One of the consequences of the election, I believe, is that given the significant number of opponents of health care reform who were elected as Governors and/or Insurance Commissioners, we are going to see more “waiver” proposals. Even before the election, Senator Orrin Hatch (R-UT) was talking up the prospect of seeking legislation to allow the state of Utah to receive a waiver for its exchange. (Watch for an upcoming blog on this topic – let’s just say for now that there are serious limitations to Utah’s exchange model!) So there may be attempts on the legislative front to make it easier and quicker to get waivers from provisions of the Affordable Care Act (ACA) as well as more waiver proposals heading to CMS as 2014 draws closer.

As I have blogged about in the past, under current law, states can only use existing waiver processes (i.e. Section 1115 Medicaid and CHIP demonstration requests) to modify certain Medicaid and CHIP provisions of ACA between now and 2017 when a new, broader waiver authority authorized by Section 1332 of ACA comes into effect.

Given that we may see renewed waiver activity ahead, and that some of these waivers may propose changes that limit benefits and/or eligibility for people who depend on Medicaid and CHIP, it is more important than ever to have a strong public notice and comment process in place. Some of the most troubling waivers have been rushed through in the past with little opportunity for scrutiny and comment.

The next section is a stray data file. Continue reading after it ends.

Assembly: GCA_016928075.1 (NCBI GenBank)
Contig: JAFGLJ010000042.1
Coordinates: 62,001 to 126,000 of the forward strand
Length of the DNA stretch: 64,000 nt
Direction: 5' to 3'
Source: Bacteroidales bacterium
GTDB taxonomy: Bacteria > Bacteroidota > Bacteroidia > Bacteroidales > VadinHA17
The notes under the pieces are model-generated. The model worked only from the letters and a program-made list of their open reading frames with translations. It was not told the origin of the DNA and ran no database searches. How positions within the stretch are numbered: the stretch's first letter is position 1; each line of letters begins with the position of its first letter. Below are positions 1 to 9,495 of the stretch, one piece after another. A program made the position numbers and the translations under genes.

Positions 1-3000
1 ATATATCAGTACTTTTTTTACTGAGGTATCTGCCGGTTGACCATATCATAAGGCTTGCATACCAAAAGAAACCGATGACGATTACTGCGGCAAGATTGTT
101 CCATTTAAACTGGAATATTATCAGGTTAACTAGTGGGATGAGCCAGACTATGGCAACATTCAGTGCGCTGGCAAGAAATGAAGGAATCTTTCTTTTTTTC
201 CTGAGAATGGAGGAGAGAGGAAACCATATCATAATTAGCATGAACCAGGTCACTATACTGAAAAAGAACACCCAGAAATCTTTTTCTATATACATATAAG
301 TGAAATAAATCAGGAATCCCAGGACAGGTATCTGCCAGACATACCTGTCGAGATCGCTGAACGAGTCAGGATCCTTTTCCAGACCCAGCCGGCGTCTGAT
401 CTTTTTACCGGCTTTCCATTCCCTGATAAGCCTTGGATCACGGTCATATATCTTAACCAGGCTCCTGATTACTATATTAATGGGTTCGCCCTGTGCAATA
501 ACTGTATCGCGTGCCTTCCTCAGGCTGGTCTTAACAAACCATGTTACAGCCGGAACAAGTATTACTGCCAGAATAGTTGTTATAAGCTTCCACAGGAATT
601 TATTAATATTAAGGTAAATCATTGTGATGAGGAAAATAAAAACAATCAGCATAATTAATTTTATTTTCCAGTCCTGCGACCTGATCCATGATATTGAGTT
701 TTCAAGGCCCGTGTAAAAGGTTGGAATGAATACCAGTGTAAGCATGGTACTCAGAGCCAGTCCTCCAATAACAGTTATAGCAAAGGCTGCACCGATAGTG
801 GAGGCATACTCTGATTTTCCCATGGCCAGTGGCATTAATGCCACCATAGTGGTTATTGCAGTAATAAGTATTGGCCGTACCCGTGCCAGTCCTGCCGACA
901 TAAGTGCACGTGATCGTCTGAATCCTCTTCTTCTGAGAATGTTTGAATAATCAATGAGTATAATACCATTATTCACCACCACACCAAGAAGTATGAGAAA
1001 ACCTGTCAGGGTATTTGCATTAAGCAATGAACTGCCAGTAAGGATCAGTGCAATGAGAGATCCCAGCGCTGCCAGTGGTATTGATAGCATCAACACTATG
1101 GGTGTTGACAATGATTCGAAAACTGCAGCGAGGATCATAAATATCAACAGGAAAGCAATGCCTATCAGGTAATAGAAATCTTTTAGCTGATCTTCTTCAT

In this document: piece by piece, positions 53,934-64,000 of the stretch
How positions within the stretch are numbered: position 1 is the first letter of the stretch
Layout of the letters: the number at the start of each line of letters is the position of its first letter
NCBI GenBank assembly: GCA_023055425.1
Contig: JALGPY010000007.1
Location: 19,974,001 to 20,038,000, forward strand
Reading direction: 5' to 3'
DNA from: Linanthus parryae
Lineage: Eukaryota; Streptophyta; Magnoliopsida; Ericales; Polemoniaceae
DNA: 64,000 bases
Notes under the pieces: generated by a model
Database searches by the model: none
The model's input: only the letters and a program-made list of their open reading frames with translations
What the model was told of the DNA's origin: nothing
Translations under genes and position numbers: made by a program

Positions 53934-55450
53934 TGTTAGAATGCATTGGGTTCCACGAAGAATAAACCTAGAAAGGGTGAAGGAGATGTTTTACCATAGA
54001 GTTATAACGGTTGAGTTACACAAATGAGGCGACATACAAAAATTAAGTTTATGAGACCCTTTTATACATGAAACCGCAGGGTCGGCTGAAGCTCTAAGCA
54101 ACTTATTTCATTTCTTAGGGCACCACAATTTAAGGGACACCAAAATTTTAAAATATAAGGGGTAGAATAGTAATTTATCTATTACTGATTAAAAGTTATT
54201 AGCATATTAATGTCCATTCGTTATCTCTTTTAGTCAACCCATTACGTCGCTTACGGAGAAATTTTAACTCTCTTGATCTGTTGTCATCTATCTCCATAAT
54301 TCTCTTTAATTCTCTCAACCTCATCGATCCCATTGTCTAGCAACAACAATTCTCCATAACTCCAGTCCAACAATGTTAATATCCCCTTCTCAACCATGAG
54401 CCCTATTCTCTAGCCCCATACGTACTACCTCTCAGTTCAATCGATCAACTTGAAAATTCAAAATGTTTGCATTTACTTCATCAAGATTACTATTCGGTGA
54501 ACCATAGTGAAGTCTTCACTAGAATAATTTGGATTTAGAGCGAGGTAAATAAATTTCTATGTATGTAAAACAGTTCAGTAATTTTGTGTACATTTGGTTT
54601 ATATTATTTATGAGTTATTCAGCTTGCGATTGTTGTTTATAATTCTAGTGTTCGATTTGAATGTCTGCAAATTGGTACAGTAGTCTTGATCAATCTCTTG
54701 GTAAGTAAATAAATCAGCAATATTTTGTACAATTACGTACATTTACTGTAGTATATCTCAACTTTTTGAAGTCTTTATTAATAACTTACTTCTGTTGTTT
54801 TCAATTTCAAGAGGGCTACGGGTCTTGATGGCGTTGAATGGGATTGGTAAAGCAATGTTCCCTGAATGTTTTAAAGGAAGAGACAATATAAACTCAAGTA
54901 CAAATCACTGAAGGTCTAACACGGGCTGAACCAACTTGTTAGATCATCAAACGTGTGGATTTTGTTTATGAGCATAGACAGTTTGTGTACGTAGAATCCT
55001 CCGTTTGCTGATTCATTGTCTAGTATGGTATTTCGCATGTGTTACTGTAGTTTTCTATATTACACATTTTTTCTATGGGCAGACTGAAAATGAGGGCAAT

Fortunately, we are right in the middle of the public comment period for proposed regulations about the Section 1115 Medicaid and CHIP waiver process. Georgetown CCF and our partners at the Center on Budget and Policy Priorities, along with a long and diverse list of national consumer and provider groups, have developed comments on the proposed regulations. We urge state and national groups to sign-on to these comments (no individual signers please) before our deadline Friday, November 12th. Also, please feel free to use sections of these comments to help develop your own. 

A strong public notice and comment process for Section 1115 demonstrations will be an important tool in the days ahead.